Different levels of translation quality?

Written by Aga Gordon

Today, while browsing the web as I do everyday, I encountered a translation agency (which name I won’t mention although perhaps I should), which both shocked me and provoked to write this short (and the first) note in my blog.

The agency, which claims to be the leading translation agency, happens to claim to have three levels of quality: gold, silver and bronze. The gold one is supposed to be the immaculate process of TEP (Translation, Editing and Proofreading), silver means only TE and bronze consist only of T. The underlying idea is seemingly a cost-effective solution for those, who perhaps, are only in need to roughly understand the text , therefore might not need the standard, thorough process of the quality translation.

Well, I could not agree less. As everyone involved in professional translation surely knows, translation is always synonimous with the quality. Not only the first round carried out by the professional translator is required, at least one process of editing and one of proofreading should follow. The translator should be also a talented writer. All these, in my opinion, are basic essentials in order for the translation to read smoothly and not appear ‘a translation’ but a text written by a native speaker. Knowledge of  both cultures and sufficient terminology in both source and target language is a must.For more specialised subjects, like chemistry or medicine, in depth knowledge of the area is also necessary. Wide range of specialist vocabulary, dictionaries and internet resources might prove not to be sufficient in certain, narrow specialist areas (I have seen a lot of bad translations in chemistry).

All in all, good translation can never be cheap . Are cheap clothes of a good quality? Or do you expect a luxury stay in a cheap hotel? Besides paying little first round, can cost you more later (I could quote a lot of examples from other industries, when outsourcing to companies in India or China to cut cost, resulted in terrible quality and hence more cost).

It all appears a desperate move towards attracting more clients but in my opinion it really undermines the translation industry and can potentially result in more terrible translations, we unfortunately see more and more around. It all stems from the fact that there are financial cuts everywhere but it is a way to go? I do not think so, do you?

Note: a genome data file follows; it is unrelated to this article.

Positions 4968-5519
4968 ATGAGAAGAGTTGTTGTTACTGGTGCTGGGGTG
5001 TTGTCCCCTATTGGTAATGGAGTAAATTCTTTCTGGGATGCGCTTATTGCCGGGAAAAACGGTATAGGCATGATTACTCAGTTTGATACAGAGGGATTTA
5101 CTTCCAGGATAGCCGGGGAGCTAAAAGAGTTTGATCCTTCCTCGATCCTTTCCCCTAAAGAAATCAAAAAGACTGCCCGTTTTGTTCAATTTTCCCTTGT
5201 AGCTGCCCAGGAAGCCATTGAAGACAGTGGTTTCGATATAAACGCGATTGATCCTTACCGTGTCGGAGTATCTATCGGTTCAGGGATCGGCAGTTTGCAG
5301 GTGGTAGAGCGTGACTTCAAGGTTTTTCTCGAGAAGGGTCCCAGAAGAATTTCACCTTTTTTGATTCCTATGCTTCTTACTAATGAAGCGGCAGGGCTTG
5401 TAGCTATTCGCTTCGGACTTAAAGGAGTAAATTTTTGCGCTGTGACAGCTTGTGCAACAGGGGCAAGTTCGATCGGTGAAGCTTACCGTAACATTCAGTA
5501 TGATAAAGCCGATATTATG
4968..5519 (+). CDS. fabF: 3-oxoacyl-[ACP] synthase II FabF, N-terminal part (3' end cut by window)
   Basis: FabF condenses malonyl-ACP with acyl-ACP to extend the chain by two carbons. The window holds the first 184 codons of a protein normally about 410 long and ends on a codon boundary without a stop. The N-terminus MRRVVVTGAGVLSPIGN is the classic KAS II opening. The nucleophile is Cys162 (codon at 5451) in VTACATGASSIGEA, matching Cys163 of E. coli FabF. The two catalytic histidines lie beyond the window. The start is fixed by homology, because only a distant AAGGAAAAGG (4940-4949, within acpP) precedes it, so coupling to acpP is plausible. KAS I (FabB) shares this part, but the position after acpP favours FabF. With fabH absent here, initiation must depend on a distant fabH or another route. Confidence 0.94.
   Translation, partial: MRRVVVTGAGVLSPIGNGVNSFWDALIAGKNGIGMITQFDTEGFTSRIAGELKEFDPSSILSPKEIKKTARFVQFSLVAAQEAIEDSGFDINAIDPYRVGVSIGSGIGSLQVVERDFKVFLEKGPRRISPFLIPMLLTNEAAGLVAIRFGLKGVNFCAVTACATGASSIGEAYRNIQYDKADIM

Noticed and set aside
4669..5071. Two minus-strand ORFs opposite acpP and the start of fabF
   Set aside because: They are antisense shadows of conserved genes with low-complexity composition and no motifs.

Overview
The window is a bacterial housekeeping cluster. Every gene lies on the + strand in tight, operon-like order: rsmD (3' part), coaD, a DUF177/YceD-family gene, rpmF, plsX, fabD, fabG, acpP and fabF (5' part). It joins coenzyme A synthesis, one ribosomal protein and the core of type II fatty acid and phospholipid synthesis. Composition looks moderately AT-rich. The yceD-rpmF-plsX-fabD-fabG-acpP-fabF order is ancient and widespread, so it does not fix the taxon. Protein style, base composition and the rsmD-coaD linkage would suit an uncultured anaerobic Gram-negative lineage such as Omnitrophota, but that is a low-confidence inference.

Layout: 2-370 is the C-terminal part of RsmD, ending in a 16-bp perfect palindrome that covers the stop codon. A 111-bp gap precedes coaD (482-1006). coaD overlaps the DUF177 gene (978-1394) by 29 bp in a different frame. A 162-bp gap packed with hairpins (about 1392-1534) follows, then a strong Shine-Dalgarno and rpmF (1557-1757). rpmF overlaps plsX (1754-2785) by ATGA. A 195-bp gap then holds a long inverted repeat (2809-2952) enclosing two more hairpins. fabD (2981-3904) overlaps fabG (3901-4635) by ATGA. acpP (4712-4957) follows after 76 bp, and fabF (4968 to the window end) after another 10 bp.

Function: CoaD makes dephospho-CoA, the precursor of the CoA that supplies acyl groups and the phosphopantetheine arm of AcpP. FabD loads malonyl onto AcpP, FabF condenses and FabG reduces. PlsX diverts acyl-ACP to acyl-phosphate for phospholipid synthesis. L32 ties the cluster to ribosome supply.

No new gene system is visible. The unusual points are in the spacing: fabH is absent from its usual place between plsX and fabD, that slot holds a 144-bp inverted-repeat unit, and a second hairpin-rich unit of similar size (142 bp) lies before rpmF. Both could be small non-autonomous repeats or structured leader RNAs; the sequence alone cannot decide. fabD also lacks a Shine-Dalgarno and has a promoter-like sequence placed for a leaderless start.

Please leave a comment, I am very much interested in your views.

About acgtranslation

Highly qualified English Polish translator and entrepreneur, business coach and consultant, quantum chemistry researcher and lecturer. Translation specialities: Business, Scientific and Medical Translation. Bilingual with two bilingual daughters; vivid reader.

Posted on January 31, 2011, in Translation quality. Bookmark the permalink. 8 Comments.

  1. Hello!
    Yeah, I’m still new in this world (this is year 1) and I’m noticing that a good translation is not cheap. There are people who complain about it. I don’t know what they really want. Actually, I’ve been thinking how a enterprise interested in the release their product can t risk it in order to save money.

    Anyway, this is such an interesting blog! I’ll add you right now to the Members section in my blog🙂 Thank you very much for reading!

    Bye! See you next time.
    PD. Sorry if my English is rusty or something like that. I really get nervous when I’m writing to someone who knows more than me lol

    • Hi Ismael,
      Many thanks for your comments. I am glad you enjoyed my post. I had a look at your blog, looks interesting and will serve well for your studies for reflection, which is an essential part of the learning process. Your English is not bad, just keep writing, one always feel nervous writing publicly in not native language:)))

  2. Great post and I agree with you completely. Welcome to the world of blogging. I, too, was nervous when I first began. Sometimes I still get nervous when I click “publish”. 🙂 Looking forward to your next post! ~ Val

    • Hi Val,
      Many thanks for your encouraging words:) I am glad you liked my post. I will probably feel nervous for quite a while, but I love challenges! Will definitely look at your blog. Aga

  3. A very interesting article. You make some excellent observations.

    As you say, the translation industry is currently under threat from a glut of translation companies (mainly from China and India) promising to deliver a quality translation at absurdly low prices. As far as I can see, this is achieved by using machine translation or, at best, engaging the services of a real person with no formal translation training (who may even be translating into a language other than his or her mother tongue); even if professional translators are used, they are paid a pittance, forcing them to rush the job in order to get onto the next – volume is the only way they can earn sufficient money to keep body and soul together. All in all, these poor practices result in some horrendously bad translations.